Pianist (and local favorite) Natasha Kislenko, and the internationally acclaimed violinist Chavdar Parashkevov, will start the Santa Barbara Music Club’s 2023-24 season at 3 p.m. Saturday, Oct. 7, in St. Andrew’s Presbyterian Church, 4575 Auhay Drive, with a concert of works by Eastern European composers, which they have gathered under the rubric La Belle Époch.
Admission, as with most Music Club events, is free.
La Belle Époque, according to the Music Club — who got it, I daresay, from Wikipedia — is “a period of European history usually considered to have begun around 1871 and to have ended with the outbreak of World War I in 1914. It was characterized by optimism, economic prosperity, and technological and scientific progress in both Europe and the United States.”
The first three composers on the Kislenko & Parashkevov program fit very nicely into the Belle Époque time frame.
We’ll hear the “Impromptu Concertant in Gb-Major, for Violin and Piano” (1903) by the Romanian George Enescu (1881-1955); the “Morceaux de salon (Romance, Danse hongroise) for Violin & Piano” (1893) and the “Morceaux de Fantaisie (Nos. 1, 2, & 4, including the famous “Prélude in c♯-Minor”) for Solo Piano, Opus 3” (1892) by the Russian Sergei Rachmaninov (1873-1943); and the “Liebeslied in Db-Major, Opus 7, No. 1” (1891) by the Czech Josef Suk (1874-1935), who was Antonín Dvořák’s son-in-law.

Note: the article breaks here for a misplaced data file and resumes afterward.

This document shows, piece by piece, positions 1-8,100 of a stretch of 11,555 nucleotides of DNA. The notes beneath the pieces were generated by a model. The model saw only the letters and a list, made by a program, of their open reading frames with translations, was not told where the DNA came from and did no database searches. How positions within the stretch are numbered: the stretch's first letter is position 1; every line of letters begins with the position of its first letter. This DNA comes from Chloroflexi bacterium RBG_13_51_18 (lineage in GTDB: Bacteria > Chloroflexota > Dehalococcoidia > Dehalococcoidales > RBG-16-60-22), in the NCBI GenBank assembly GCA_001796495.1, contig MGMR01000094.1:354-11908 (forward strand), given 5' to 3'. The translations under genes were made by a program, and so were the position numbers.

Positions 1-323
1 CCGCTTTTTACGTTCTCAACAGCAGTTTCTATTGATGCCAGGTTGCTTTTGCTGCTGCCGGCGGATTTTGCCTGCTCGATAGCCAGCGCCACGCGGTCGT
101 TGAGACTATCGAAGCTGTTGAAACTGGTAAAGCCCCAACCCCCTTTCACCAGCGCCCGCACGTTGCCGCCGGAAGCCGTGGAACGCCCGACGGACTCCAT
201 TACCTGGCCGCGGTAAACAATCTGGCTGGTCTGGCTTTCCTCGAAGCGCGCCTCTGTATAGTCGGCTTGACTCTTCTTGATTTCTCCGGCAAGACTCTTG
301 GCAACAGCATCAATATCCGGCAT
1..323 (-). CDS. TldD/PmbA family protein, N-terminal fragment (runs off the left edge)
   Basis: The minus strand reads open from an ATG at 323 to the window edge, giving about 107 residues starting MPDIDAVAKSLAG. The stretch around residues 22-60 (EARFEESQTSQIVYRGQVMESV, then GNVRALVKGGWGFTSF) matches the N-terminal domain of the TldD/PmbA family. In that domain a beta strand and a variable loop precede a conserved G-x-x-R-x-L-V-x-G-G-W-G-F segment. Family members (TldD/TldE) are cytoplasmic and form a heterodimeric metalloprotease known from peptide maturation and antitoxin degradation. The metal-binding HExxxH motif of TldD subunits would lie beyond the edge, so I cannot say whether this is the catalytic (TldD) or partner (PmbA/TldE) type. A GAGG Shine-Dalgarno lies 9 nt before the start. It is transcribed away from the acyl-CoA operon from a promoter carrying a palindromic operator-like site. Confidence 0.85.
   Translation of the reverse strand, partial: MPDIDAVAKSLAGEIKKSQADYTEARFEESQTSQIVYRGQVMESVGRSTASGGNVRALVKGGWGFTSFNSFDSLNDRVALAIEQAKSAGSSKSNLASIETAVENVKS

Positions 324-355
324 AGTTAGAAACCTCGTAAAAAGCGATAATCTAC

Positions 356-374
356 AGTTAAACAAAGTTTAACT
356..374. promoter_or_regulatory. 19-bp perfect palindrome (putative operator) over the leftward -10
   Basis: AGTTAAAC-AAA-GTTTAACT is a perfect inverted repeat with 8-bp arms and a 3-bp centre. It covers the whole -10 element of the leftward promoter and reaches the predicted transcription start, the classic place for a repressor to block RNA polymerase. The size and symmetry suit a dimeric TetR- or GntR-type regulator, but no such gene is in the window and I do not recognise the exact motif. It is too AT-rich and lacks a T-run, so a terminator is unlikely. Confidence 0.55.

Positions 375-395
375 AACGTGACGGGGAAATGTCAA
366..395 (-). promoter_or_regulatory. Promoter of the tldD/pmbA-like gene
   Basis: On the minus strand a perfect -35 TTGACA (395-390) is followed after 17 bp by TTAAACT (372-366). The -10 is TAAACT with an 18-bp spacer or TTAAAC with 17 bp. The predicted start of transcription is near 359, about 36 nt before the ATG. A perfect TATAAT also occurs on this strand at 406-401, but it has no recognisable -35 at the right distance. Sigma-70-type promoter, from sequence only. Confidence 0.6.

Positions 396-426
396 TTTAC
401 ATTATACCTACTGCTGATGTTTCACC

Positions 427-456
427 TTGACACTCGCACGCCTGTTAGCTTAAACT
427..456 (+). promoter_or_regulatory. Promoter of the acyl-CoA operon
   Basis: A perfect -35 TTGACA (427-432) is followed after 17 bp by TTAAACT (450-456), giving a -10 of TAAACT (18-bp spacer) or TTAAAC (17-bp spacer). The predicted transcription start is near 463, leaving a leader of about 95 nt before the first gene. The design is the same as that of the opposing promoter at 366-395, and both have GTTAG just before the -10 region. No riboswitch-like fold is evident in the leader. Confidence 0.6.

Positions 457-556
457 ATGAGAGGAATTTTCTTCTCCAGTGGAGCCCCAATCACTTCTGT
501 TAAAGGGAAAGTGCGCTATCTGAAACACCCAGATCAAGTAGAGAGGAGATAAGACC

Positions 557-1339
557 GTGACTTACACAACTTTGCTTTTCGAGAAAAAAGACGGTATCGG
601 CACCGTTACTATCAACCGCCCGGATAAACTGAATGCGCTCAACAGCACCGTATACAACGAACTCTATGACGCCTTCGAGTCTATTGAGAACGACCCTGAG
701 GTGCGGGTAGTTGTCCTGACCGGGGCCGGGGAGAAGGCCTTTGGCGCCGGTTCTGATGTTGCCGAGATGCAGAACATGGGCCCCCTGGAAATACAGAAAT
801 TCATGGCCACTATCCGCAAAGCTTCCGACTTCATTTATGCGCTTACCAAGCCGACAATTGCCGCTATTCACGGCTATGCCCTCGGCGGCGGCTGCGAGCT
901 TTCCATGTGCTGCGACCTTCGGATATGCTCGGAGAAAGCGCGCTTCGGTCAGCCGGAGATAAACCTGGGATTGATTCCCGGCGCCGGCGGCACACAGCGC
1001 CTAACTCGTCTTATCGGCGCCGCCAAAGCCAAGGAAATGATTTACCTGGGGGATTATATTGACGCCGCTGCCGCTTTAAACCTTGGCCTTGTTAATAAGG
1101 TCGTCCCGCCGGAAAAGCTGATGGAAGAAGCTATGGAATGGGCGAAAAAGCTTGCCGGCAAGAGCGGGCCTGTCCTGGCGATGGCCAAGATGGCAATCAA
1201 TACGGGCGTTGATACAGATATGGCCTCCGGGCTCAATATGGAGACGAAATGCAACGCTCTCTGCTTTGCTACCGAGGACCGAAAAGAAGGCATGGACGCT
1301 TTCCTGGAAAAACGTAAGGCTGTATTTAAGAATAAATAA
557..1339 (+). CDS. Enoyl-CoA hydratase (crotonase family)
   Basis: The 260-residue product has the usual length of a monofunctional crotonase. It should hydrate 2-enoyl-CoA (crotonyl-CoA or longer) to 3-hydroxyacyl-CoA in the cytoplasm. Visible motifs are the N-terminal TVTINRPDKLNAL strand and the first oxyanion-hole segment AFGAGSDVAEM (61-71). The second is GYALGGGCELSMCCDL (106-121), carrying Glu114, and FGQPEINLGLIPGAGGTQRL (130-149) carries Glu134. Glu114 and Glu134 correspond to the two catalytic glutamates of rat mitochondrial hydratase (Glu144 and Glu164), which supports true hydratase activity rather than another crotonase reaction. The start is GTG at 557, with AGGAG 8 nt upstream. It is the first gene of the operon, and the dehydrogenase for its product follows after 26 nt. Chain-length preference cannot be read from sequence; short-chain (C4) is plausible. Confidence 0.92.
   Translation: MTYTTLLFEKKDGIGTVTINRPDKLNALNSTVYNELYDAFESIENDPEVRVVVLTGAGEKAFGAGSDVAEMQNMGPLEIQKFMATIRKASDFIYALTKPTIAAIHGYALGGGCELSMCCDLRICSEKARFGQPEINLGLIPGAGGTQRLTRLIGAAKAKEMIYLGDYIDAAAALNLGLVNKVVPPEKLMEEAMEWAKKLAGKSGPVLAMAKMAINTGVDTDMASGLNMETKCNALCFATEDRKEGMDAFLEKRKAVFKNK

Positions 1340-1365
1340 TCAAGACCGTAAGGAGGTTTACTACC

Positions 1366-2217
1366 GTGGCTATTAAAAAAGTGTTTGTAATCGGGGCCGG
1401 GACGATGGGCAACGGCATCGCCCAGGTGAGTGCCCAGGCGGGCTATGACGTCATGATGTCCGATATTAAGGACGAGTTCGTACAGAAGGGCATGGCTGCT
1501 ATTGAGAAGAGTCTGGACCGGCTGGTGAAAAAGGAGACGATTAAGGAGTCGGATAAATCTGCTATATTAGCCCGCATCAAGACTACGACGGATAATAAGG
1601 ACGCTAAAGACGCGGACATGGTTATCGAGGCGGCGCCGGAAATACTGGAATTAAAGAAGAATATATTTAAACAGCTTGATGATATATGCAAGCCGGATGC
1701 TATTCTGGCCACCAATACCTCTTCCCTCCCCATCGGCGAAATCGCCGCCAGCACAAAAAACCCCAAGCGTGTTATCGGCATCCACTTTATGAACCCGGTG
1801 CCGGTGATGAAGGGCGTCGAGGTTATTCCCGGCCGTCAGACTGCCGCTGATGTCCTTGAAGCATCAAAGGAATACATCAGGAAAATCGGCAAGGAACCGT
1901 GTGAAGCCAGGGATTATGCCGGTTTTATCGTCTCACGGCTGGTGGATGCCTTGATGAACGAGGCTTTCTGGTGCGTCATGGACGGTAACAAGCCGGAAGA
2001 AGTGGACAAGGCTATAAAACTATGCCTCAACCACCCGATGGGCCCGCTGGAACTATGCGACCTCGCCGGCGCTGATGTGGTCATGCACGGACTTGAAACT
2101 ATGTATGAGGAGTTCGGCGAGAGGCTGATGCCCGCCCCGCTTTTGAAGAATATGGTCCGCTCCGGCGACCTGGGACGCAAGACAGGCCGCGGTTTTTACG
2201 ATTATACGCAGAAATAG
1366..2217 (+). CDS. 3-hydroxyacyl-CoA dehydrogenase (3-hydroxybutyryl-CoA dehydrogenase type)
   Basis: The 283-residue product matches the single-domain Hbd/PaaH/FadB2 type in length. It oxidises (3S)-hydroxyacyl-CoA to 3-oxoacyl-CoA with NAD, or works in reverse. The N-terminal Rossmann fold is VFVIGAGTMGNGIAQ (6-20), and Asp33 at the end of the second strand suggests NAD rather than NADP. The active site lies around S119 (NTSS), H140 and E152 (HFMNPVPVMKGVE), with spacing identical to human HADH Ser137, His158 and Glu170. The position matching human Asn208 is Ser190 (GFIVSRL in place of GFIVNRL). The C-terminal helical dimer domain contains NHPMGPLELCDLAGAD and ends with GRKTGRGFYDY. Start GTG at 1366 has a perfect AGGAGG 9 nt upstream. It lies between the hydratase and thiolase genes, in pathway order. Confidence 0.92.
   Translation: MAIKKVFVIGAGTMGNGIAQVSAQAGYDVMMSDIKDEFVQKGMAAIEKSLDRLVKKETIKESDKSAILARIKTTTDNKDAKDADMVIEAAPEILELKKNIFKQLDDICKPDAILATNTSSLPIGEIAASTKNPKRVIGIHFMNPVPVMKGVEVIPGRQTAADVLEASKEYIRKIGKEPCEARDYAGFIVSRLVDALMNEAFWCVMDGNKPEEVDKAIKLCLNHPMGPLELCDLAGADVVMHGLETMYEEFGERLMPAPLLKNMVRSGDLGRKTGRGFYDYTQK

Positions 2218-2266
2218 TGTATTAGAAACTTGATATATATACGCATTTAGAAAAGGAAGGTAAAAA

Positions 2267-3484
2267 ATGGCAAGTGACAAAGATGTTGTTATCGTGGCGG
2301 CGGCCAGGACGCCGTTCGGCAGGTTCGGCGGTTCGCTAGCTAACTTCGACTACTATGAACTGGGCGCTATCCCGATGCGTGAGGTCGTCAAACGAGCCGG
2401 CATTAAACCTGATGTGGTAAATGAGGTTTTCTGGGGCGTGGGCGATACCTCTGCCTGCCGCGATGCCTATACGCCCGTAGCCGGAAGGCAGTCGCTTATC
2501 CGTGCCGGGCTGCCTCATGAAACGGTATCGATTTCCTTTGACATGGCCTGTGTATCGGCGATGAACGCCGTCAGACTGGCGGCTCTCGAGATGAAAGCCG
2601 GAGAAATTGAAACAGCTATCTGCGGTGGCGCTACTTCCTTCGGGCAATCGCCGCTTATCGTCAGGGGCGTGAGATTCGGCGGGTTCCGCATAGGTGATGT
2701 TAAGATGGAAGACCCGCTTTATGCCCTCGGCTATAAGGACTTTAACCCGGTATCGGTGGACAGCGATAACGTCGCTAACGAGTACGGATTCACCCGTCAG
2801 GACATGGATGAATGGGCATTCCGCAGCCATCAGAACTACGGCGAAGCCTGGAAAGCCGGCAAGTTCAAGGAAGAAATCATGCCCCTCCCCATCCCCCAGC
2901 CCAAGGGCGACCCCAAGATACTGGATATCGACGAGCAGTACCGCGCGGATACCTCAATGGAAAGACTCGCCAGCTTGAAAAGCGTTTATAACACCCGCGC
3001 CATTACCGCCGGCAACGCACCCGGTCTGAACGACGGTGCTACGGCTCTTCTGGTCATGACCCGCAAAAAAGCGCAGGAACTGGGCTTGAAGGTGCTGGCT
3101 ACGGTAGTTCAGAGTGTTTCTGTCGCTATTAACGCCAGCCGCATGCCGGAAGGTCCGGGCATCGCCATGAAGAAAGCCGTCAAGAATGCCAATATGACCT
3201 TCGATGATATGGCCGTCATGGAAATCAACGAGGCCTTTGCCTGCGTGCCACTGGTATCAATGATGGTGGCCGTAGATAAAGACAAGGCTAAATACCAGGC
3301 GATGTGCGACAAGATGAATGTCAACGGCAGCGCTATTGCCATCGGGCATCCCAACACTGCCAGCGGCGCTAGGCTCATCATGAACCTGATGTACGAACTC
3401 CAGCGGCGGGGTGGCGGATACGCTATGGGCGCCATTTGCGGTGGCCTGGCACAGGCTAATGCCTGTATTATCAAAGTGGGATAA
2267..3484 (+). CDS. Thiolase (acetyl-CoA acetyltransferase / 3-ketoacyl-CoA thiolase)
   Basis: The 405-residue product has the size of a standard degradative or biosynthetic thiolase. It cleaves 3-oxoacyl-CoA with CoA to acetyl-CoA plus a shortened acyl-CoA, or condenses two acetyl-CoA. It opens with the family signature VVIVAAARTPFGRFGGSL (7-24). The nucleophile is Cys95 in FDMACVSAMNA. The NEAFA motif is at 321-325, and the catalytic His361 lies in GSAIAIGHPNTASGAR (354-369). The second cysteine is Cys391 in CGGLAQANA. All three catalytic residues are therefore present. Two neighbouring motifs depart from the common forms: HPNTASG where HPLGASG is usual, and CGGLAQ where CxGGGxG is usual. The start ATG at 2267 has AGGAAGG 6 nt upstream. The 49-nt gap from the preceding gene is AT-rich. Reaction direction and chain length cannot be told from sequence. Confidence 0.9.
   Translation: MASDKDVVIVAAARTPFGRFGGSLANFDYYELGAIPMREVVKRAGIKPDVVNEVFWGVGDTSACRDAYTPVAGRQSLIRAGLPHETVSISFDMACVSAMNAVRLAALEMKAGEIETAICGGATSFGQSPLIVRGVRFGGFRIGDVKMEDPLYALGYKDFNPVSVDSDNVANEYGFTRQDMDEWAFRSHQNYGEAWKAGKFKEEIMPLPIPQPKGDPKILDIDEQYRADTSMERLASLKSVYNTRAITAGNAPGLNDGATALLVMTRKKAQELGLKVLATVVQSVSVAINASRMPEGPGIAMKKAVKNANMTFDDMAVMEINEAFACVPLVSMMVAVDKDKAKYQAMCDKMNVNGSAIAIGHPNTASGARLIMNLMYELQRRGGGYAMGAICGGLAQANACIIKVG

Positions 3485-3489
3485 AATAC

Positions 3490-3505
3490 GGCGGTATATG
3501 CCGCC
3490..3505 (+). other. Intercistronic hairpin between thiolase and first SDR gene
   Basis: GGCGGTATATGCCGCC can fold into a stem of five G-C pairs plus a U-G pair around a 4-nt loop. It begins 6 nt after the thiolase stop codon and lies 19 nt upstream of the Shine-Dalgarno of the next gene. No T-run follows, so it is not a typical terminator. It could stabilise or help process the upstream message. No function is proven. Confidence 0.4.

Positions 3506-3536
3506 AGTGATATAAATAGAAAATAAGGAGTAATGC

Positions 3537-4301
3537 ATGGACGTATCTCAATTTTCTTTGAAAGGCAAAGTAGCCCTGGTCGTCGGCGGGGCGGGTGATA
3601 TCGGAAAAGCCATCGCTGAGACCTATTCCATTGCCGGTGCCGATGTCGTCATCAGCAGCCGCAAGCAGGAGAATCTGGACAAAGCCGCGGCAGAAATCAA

The last three composers on the program are, like the violinist himself, Bulgarian, and, while decisively Eastern European, they cannot, except in spirit, be considered part of the Belle Époque.
The pieces and composers of this half of the program include: the “Little Suite for Solo Viola” (1951) by Marin Goleminov (1908-2000); the “Peasant Rhapsody, Opus 2,” by Peter Hristoskov (1917-2006); and the “Chant” from the “Bulgarian Suite, Opus 21” plus the “Rachenitsa” from “Two Bulgarian Paraphrases for Violin and Piano, Opus 18” by Pancho Vlaldigerov (1899-1978).
There is an unmistakable element of favorite son-ism in the inclusion of Goleminov, Hristoskov and Vlaldigerov; yet, having now listened to as much of their music as YouTube would allow, I can attest to their being very fine, accessible composers who have not (probably on account of the Cold War) been heard in the West as often as they deserve, if they have been heard at all.
This concert is an ideal occasion to start redressing the balance.
For information on this or other Santa Barbara Music Club programs and performing artists, visit www.SBMusicClub.org.